Technology has always been a double-edged sword. But Generation Z has been forced to wield both sides of the blade.
Back in 1997, when the oldest Gen Zers were born, Liz Smith joined a Silicon Valley startup called Yahoo! What started off as a group of misfits on the internet turned into a “Frankenstein’s monster” of sorts, Smith told AdExchanger.
Gen Z, an age range currently between about 9 years old and 24, should have been scared of the monsters they carried around with them, not make-believe monsters under their beds.
Smith, who left Yahoo! for film school, was inspired by the effects of tech on kids after reading Dr. Jean Twenge’s book on the subject, iGen. That inspiration turned into the film I Am Gen Z, which began screening this year.
“The term ‘digital-native’ is thrown around to describe both Gen Zers and millennials, but those two generations are incredibly different – technology is a key differentiator in terms of how Gen Z grew up,” said Kathy Sheehan, SVP of Cassandra, a subdivision of the marketing consultancy Big Village (neé ENGINE) that advised on the film’s production.
Setting the stage
The film sets the scene in 2007, the year Apple unveiled the iPhone and, shortly after, Facebook opened to everyone, not just college students.
The most popular social media at the time, MySpace, had 120 million users. Facebook, at 80 million, started thinking about how to catch up.
The solution? Algorithms.
“The business model for all of these social platforms is based on advertising,” said tech and science journalist Clive Thompson, who appears throughout the film. “These companies want to keep users on their feeds all day. But how will they do it? By training algorithms to look for patterns of engagement.”
We’ve accepted free services in exchange for our data – but that data is used to perpetuate content that’s divisive and angry because it’s more likely to elicit clicks, said author and journalist Jamie Bartlett. “It’s content aimed at people’s most base instincts.”
Neuroscientists and clinical psychologists in the film compare the inner workings of social algorithms to how addiction works.
“Technology is really, really good at finding ways to make sure this feedback is regular but not too predictable,” said neuroscientist Dr. Jack Lewis. “The one thing we know from addiction research is that it’s those ‘near misses’ that are the most addictive.”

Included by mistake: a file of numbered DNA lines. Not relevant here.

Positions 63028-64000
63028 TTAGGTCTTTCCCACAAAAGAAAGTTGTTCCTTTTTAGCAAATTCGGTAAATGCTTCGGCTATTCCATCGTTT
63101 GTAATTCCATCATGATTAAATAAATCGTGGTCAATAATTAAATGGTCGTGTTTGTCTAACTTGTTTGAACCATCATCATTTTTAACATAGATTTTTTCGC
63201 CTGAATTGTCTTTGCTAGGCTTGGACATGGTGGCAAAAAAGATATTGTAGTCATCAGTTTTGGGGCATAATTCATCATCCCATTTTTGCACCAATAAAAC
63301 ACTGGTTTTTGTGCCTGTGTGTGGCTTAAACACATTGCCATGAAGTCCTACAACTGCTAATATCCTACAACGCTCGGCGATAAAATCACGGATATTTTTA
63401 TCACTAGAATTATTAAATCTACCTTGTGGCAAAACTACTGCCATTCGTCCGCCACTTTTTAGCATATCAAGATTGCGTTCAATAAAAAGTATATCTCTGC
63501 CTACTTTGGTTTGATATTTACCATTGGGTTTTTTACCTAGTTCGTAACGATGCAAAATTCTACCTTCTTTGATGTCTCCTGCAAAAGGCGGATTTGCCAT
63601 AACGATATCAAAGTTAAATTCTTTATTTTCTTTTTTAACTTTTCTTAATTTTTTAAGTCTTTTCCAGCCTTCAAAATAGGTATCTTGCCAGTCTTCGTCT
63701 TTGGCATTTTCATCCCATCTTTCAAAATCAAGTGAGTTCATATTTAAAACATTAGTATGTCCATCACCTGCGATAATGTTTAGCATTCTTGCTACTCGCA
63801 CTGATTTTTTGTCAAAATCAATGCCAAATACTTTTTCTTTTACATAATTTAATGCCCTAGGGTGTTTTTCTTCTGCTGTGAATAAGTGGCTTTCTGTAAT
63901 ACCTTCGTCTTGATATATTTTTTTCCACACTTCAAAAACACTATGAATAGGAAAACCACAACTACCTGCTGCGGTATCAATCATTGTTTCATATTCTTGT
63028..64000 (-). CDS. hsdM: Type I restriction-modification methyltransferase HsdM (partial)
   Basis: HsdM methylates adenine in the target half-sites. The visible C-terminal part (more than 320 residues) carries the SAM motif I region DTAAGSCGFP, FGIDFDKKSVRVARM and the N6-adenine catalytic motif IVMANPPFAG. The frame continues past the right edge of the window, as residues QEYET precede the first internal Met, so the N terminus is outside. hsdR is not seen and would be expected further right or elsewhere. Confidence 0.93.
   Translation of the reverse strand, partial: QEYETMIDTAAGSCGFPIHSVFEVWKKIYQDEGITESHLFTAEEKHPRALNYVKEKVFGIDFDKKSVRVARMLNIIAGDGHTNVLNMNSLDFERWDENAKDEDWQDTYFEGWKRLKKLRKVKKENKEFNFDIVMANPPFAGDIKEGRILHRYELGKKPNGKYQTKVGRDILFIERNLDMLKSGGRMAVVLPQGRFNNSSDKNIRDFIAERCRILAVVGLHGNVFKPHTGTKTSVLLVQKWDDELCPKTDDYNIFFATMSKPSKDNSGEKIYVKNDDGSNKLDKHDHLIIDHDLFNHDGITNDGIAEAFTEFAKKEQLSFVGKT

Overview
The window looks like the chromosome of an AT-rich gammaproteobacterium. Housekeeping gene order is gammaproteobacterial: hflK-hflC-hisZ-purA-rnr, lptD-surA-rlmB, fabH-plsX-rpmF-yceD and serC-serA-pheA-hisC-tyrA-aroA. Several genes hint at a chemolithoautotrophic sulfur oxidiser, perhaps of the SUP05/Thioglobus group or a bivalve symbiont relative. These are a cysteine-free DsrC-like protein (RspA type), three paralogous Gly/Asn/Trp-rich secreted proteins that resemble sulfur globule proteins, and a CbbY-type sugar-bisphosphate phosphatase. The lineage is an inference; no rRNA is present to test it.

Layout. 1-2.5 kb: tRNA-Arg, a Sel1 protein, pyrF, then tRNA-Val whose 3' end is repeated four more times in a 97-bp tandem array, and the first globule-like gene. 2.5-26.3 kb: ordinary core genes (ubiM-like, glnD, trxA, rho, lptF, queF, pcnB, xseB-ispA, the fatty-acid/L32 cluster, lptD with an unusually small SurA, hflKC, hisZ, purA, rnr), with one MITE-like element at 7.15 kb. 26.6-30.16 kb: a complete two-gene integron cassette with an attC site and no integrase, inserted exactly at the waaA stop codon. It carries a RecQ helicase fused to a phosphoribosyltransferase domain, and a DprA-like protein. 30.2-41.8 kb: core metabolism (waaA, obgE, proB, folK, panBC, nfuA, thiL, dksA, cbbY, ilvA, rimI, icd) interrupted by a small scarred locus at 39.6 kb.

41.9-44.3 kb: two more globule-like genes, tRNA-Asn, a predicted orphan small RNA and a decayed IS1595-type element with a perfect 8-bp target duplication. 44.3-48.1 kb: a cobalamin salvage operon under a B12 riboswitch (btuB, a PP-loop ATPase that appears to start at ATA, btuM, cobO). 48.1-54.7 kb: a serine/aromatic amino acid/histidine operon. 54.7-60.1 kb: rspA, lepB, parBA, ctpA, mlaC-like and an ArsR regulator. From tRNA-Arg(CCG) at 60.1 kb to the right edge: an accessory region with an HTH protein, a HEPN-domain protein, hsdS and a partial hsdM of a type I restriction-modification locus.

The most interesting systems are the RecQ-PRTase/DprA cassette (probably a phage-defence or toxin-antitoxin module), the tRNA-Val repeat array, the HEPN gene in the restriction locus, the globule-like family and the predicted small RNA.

The appearance of what could have been – that near miss on the slot machine or the girl on Instagram who’s skinnier than you – serves as a call to action that encourages certain behaviors, often unhealthy ones.
And algorithms that can emulate patterns of addiction have an easier time hooking into underdeveloped brains. “In adolescence, grey matter shrinks ever so slightly as the brain chops away neural synapses that aren’t needed,” Dr. Lewis said. “At the same time, white matter matures, helping the neurons that remain to become more efficient in sending and receiving messages.”
In other words, algorithms are primed to take advantage of children’s neural reward systems.
The mental health crisis
The film ties the rise of algorithmic social media to social and mental health issues among teens and children.
According to the CDC, suicide rates for children ages 13 to 24 have spiked 56% from 2007 to 2017, said Tim Kendall, former director of monetization at Facebook.
But for young women ages 13 to 18, the rate is doubled.
Perhaps the most alarming effect of social media on young women is the glorification of eating disorders. From “thinspiration” trends to “pro-ana” (pro-anorexia) forums online, eating disorder behaviors go beyond normalization – they’re encouraged.
Eating disorders have become a “social phenomenon,” said Dr. Tracey Dennis-Tiwary, a professor of psychology and neuroscience, who conducts NIH-funded research on teen suicide risk. “Kids band together and agree to share the experience together. But like any form of addiction or self-harm, eating disorders are very isolating pathology.” By incubating people encouraging the behavior, social media has become an eating disorder “amplifier,” she said.
But therein lies the rub – like much of the internet, social media is built on competition for ad revenue, so patterned identification and amplification is the nature of the beast.
“If you pulled Apple or Google aside to rebuild the phone from scratch, I think they would get rid of a lot of these hooks built into phones – even some of the notification defaults,” according to Kendall, formerly of Facebook.
Signs of improvement
Gen Zers are more than “screen-addicted, emotionally crippled waifs,” Dr. Dennis-Tiwary said. People in their teens and early twenties are very aware of their own social paradoxes, perhaps more than anyone else.
When film director Liz Smith began gathering feedback on the movie, she found that only older generations were surprised by the presentation. “The older generations came away [from the movie] feeling quite shocked and depressed, whereas Gen Z says, ‘Yes. This is our reality,’” Smith said. “They’re a lot less shocked by the film.”
From self-improvement practices and open discussions about mental health to social and political organizing, Gen Zers are “incredibly engaged in the world around them,” Dr. Dennis-Tiwary said. “They have to be – we handed them this absolute mess of a world.”